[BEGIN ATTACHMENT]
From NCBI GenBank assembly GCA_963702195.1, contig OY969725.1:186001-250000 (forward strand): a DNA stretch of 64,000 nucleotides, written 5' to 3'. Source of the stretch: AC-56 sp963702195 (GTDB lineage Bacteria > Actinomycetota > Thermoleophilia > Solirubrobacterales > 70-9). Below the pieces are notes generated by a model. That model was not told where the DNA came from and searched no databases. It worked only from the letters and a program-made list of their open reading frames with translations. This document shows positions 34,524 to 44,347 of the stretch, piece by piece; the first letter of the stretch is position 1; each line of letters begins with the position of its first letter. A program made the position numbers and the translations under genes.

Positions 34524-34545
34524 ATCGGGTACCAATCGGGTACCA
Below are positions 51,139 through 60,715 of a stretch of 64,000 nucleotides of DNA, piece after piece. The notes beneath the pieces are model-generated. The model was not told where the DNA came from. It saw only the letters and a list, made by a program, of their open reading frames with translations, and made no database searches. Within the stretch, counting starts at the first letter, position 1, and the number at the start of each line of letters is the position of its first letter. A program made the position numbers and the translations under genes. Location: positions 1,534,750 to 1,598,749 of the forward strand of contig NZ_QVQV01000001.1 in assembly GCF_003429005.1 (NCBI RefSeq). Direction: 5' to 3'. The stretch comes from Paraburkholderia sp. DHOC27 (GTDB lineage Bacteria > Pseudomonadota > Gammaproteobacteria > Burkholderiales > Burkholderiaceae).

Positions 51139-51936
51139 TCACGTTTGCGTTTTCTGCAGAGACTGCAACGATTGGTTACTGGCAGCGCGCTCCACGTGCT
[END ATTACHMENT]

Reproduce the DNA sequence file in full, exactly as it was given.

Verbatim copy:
From NCBI GenBank assembly GCA_963702195.1, contig OY969725.1:186001-250000 (forward strand): a DNA stretch of 64,000 nucleotides, written 5' to 3'. Source of the stretch: AC-56 sp963702195 (GTDB lineage Bacteria > Actinomycetota > Thermoleophilia > Solirubrobacterales > 70-9). Below the pieces are notes generated by a model. That model was not told where the DNA came from and searched no databases. It worked only from the letters and a program-made list of their open reading frames with translations. This document shows positions 34,524 to 44,347 of the stretch, piece by piece; the first letter of the stretch is position 1; each line of letters begins with the position of its first letter. A program made the position numbers and the translations under genes.

Positions 34524-34545
34524 ATCGGGTACCAATCGGGTACCA
Below are positions 51,139 through 60,715 of a stretch of 64,000 nucleotides of DNA, piece after piece. The notes beneath the pieces are model-generated. The model was not told where the DNA came from. It saw only the letters and a list, made by a program, of their open reading frames with translations, and made no database searches. Within the stretch, counting starts at the first letter, position 1, and the number at the start of each line of letters is the position of its first letter. A program made the position numbers and the translations under genes. Location: positions 1,534,750 to 1,598,749 of the forward strand of contig NZ_QVQV01000001.1 in assembly GCF_003429005.1 (NCBI RefSeq). Direction: 5' to 3'. The stretch comes from Paraburkholderia sp. DHOC27 (GTDB lineage Bacteria > Pseudomonadota > Gammaproteobacteria > Burkholderiales > Burkholderiaceae).

Positions 51139-51936
51139 TCACGTTTGCGTTTTCTGCAGAGACTGCAACGATTGGTTACTGGCAGCGCGCTCCACGTGCT